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How can the Italians fight back? Alessandro Calligaris has a blunt answer: "We have to win the loyalty of our customers." He is 60, with a fuzz of white hair and a reputation as the most successful businessman in the chair triangle. His company, the namesake Calligaris, was started by his grandfather in 1923 and is still growing. Revenues last year rose 12%, to $140 million. His first big insight, more than a decade ago, was to figure out that the future lay beyond chairs. The Calligaris furnishing collection, sold under the slogan "Italian Living," last year included sofas and beds for the first time, as well as shelves, tables and, of course, chairs. One big shift came in 2000 when the firm began buying and processing its wood in Croatia, at a plant near the forests where it's cut. Calligaris switched some of the upholstery work to Bosnia, where wages are one-tenth of those in Italy. And he has put a relentless focus on making his own branded products rather than manufacturing for other companies. In 1997, 35% of the firm's output was of no-name furniture; today it's 1.5%. The firm's 12,000 retail clients include such marquee names as Bloomingdale's.
"Everybody thought Calligaris was mad when he started, but now he is a model for all of us," says Gino Piani, who runs a company called Forsedia, with 50 employees, three lines of furniture and slumping sales. Piani's answer is Calligaris-inspired: he is trying to create his own brand and a sales network with fellow entrepreneurs. Two of the four firms he hoped to team with have since dropped out, but Piani doesn't need to look very far to see that he needs to do something. The Manzano district as a whole is working on a strategy that might help all the chair manufacturers: creating a certified hallmark analogous to the one used by the ham producers of San Daniele, 12 miles away, who make a famous prosciutto. To qualify, chairs would have to be made locally and meet stringent quality standards. Each hallmarked chair would be numbered for authenticity. "The first thing we need to do in this global world is to have an identity. If we don't, we'll disappear," says Fabrizio Mansutti, president of Promosedia, a local trade association that is sponsoring the plan.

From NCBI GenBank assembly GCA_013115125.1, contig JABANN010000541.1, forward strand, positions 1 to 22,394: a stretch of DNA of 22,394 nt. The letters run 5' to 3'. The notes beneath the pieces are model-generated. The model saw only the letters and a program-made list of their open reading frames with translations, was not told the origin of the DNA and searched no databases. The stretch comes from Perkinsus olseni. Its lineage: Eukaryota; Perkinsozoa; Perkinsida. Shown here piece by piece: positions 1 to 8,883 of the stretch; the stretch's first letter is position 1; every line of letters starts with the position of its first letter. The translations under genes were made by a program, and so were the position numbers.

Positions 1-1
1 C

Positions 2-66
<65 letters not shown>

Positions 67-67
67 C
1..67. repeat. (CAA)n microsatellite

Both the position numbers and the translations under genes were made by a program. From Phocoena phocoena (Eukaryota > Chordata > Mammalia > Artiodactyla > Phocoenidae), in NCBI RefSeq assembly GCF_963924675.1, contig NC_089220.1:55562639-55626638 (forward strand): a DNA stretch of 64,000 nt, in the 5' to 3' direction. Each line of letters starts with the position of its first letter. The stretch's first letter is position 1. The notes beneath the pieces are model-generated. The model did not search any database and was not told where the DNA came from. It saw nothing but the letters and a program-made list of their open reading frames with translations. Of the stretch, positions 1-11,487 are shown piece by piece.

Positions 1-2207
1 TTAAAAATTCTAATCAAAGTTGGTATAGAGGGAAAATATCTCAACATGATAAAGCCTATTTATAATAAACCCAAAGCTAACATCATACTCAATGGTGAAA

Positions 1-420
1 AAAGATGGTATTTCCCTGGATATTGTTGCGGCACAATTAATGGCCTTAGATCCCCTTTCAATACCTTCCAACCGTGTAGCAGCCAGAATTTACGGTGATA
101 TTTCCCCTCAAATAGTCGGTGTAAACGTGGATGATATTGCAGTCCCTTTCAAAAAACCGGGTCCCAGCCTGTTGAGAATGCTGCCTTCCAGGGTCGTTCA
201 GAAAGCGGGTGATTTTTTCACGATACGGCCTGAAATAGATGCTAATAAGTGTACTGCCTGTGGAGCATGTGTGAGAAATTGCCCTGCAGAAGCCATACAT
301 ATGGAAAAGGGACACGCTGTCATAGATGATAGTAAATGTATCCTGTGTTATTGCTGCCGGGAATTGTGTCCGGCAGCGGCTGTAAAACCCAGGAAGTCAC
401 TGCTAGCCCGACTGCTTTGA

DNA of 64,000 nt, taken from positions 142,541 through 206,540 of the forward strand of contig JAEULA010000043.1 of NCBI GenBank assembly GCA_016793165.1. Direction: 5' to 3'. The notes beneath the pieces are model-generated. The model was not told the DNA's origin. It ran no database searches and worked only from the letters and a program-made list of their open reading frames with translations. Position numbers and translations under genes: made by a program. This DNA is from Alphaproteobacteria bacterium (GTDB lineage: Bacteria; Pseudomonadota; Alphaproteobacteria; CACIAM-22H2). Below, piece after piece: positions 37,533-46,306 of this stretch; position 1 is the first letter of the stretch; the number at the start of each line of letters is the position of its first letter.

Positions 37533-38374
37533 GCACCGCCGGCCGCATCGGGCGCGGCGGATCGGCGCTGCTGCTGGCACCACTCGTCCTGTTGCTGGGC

Yet even as they talk about focusing on Italian manufacturing heritage, officials for the bigger firms are dealing with reality and shifting production out of the Manzano district. Luigi Cozzi, for example, has relocated his wood treatment to Romania, where his firm, Idealsedia, now has 300 workers--50 more than it has in Italy. Such cost-cutting moves are a matter of survival. Natuzzi, a major Italian sofamaker headquartered in Santeramo, still makes high-end products in Italy. But less expensive sofas aimed at price-conscious North American consumers are wholly made at a factory Natuzzi operates in Shanghai. The company had no choice but to open a Chinese plant, says Daniele Tranchini, Natuzzi's chief global sales-and-marketing officer. "Half our sales come from North America, and that market has been hit more than most with cheap products from China," Tranchini says. Besides, he adds, "everyone recognizes it's an Italian product. Where it is manufactured has really become a secondary issue."